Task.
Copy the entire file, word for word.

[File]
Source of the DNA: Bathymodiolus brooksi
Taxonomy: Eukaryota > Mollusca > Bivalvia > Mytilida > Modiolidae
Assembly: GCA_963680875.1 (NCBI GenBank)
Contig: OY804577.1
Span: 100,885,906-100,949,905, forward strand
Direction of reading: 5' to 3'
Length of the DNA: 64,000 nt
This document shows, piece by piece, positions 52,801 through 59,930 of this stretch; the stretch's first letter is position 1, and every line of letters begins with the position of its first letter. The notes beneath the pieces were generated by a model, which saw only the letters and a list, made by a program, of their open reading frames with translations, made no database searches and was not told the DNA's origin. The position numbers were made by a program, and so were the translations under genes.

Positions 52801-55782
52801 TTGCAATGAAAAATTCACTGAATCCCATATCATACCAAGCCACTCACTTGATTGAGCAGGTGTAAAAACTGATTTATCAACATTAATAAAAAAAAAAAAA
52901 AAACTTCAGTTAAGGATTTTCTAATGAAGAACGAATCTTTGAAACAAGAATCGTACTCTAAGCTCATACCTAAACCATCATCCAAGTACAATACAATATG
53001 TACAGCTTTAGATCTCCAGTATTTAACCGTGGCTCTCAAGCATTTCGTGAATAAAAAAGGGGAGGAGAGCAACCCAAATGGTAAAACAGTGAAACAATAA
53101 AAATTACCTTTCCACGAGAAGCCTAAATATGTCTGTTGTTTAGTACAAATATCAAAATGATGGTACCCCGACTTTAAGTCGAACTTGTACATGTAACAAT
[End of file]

Source of the DNA: Bathymodiolus brooksi
Taxonomy: Eukaryota > Mollusca > Bivalvia > Mytilida > Modiolidae
Assembly: GCA_963680875.1 (NCBI GenBank)
Contig: OY804577.1
Span: 100,885,906-100,949,905, forward strand
Direction of reading: 5' to 3'
Length of the DNA: 64,000 nt
This document shows, piece by piece, positions 52,801 through 59,930 of this stretch; the stretch's first letter is position 1, and every line of letters begins with the position of its first letter. The notes beneath the pieces were generated by a model, which saw only the letters and a list, made by a program, of their open reading frames with translations, made no database searches and was not told the DNA's origin. The position numbers were made by a program, and so were the translations under genes.

Positions 52801-55782
52801 TTGCAATGAAAAATTCACTGAATCCCATATCATACCAAGCCACTCACTTGATTGAGCAGGTGTAAAAACTGATTTATCAACATTAATAAAAAAAAAAAAA
52901 AAACTTCAGTTAAGGATTTTCTAATGAAGAACGAATCTTTGAAACAAGAATCGTACTCTAAGCTCATACCTAAACCATCATCCAAGTACAATACAATATG
53001 TACAGCTTTAGATCTCCAGTATTTAACCGTGGCTCTCAAGCATTTCGTGAATAAAAAAGGGGAGGAGAGCAACCCAAATGGTAAAACAGTGAAACAATAA
53101 AAATTACCTTTCCACGAGAAGCCTAAATATGTCTGTTGTTTAGTACAAATATCAAAATGATGGTACCCCGACTTTAAGTCGAACTTGTACATGTAACAAT